I've been slacking a lot in my writing lately. At the beginning of this year I wrote every single day, pages upon pages of things. It was one of my new year's resolutions. Now I can't say that I've wrote much in the last couple of months. I've been having so much fun focusing on photography and my new camera that I've forgotten everything else. So I decided to start a Blog Series: 50 Little Things I've Learned Since I Married My Husband.
As I was driving home from lunch with my husband today, I started to think about all of the little things that he has taught me in the last couple of years. Most of them are insignifcant, but some of them have really come in handy. So, I don't know if I'll post one of these a day, or two or three, or combine them. But I know I want to come up with 50...and just thinking about it now I've already come up with half of that. I hope those of you who read my little tid-bits here will enjoy them and even possibly learn a little something yourself.
50 Little Things I've Learned Since I Married My Husband - Number One
"Old things have so much more character than new."
(This is one of my grandmother's mason jars, it has seen years of fruits and veggies, winters and summers filled with wonderful goodies.)
It all started with cars; pictures of cars, comments about cars, shows about cars, drive-ins, drag-races. My husband would talk my ear off constantly about the kinds, the different years and the different details that each year held to it's own. Reluctantly, I slowly began understanding bits and pieces of what he was telling me. My eyes became open to the different shapes and sizes, colors, rust and those wonderful huge, round headlights that some of them wore. I began to understand why a car would go so much faster than another although they looked and seemed exactly the same. (This usually has something to do with the size of a motor, how well it was built and the type of fuel it runs on...weight, and shape can have a lot to do with it too.) I came to appreciate older vehicles and the wonderful character they held versus the new, slick vehicles that they are coming out with today.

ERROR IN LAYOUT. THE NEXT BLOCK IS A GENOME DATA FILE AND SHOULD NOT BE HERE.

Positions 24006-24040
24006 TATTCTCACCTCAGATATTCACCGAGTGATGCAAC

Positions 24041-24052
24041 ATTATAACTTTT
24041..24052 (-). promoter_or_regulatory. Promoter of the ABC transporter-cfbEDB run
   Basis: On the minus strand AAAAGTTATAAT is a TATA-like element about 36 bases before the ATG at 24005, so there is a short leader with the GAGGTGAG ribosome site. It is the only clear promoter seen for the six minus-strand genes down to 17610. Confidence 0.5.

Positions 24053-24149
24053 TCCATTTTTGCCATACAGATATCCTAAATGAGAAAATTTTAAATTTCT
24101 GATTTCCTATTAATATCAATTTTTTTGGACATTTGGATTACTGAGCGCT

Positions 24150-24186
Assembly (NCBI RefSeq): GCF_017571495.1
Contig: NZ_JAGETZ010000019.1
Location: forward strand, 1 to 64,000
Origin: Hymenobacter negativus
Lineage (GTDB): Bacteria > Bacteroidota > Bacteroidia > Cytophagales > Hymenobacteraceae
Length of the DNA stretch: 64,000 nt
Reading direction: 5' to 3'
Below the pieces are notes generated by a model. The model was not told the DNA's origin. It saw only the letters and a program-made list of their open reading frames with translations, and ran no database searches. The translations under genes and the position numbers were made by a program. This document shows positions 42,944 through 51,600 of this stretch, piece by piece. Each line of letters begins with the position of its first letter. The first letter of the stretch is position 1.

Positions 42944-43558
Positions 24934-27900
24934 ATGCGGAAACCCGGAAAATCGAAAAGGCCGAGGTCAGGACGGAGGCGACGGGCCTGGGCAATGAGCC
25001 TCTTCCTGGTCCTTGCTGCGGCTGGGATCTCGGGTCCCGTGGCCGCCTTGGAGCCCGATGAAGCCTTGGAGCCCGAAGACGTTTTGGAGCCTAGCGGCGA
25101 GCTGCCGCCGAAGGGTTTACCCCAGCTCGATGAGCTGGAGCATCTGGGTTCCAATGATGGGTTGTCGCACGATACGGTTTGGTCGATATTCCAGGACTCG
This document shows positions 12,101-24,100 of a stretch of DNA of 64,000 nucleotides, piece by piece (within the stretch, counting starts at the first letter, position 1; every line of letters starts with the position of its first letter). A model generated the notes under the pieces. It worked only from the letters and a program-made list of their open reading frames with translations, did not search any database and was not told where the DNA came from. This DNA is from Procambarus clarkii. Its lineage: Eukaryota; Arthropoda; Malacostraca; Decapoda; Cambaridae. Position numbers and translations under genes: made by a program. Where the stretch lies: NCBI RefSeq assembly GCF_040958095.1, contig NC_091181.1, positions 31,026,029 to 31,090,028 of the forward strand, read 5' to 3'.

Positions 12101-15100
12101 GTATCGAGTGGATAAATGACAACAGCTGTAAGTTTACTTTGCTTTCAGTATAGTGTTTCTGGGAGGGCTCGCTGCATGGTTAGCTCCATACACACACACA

Then it spread into other things. First I bought a little red chair that previously belonged to his grandpa. We both loved it; it's faded, peeling paint and the fact that we have to occasionally glue one of the legs back in because if you bump it, it just falls right off. There is so much history written into the seat of that chair, so many children had played on it, had time outs. It has been used as a plant holder, a nightstand and so many other things. Nothing new could tell stories like that chair, nothing new could look so used and loved. I was so glad I snagged it before it was sold.
Now we have all sorts of 'old' things. Bottles, books, hats, pictures, papers. My husband has an old letter written by the mayor and the sherriff of Troy verifying that his grandfather was an 'outstanding' citizen back when he first got out of the war so that he could safely hitch-hike across America. And he did too. From Ohio to California and back. Can you imagine? We have books that have notes written in them from the 1920's, little love letters and signitures. It's just so interesting.
Our biggest collection is that of salt and pepper shakers. When we were married, our cake-topper was a pair of clear salt and pepper shakers. We got the idea from the movie 'Fireproof' and both agreed that it was perfect for us. Now we have at least 15 sets, most antique but a few new. We vowed every year to go on our anniversary and pick a new pair out, so our collection will just grow and grow. I just love finding unique pairs. My favorite is an anchor with a red (salt) and green (pepper) lantern hanging from it, a rope twisting up it's length. There's so much character in each piece and I honestly adore them all.
Nothing is quite the same as antiques, nothing screams 'history' and 'character' like their little nicks and cracks, well used edges, rust and torn pages. When I go shopping these days, I look at all of the new things that the world is coming out with. I see all the straight lines and slick textures, the simple designs and I can't help but pass them by. I'd rather have something more detailed, something that's turned a bit yellow with age and that can tell stories of years past. I wasn't always like that but my husband taught me well: Old things have so much more character than new.